Wet Weather in 2023: ‘What it Screams for is More Storage’

Brian GermanAgri-Business, Water


The cyclical nature of California’s weather patterns emphasizes the need for water infrastructure improvements. Most of the state’s water storage reservoirs are already well above average, with some nearing or at capacity. The state snowpack is above 250 percent of the average for April 24. Last year at the same time it was 35 percent of the average. Executive Director of the California Farm Water Coalition, Mike Wade said the state has a chance to take better advantage of water supplies in wet years. The extreme nature of shifts between wet and dry weather patterns highlights the importance of preparing for future water needs in California.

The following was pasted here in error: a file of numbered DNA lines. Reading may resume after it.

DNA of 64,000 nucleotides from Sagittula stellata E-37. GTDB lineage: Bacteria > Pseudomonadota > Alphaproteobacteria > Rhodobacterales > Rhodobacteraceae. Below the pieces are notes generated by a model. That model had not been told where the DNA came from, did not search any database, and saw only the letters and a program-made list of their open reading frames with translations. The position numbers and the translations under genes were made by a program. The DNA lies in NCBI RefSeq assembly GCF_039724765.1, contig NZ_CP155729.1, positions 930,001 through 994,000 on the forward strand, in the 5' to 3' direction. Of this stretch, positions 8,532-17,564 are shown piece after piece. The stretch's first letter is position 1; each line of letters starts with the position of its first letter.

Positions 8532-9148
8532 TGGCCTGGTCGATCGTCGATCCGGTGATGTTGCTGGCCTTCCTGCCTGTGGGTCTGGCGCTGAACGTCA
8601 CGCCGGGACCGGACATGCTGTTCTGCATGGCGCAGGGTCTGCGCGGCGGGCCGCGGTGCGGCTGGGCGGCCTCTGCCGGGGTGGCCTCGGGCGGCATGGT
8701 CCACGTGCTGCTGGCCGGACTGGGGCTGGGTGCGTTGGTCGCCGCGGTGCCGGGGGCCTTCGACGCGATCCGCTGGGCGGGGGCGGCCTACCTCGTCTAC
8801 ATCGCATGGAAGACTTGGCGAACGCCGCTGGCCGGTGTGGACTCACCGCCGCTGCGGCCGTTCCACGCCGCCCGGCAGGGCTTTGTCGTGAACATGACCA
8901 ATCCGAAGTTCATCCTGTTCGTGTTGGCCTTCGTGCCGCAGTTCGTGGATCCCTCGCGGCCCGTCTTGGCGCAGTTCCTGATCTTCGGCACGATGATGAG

“There are wetter wet years and now we’re hearing hotter dry cycles. What it screams for is more storage,” Wade noted. “There’s an opportunity that we’re missing out on without the right infrastructure for surface storage and the right infrastructure to get water into the Valley, spread it out on open ground, on floodplains, and get it into the ground for the future. If this doesn’t say, ‘invest in storage,’ I don’t know what does.”

Listen to the report below.

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Brian German

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Ag News Director, AgNet West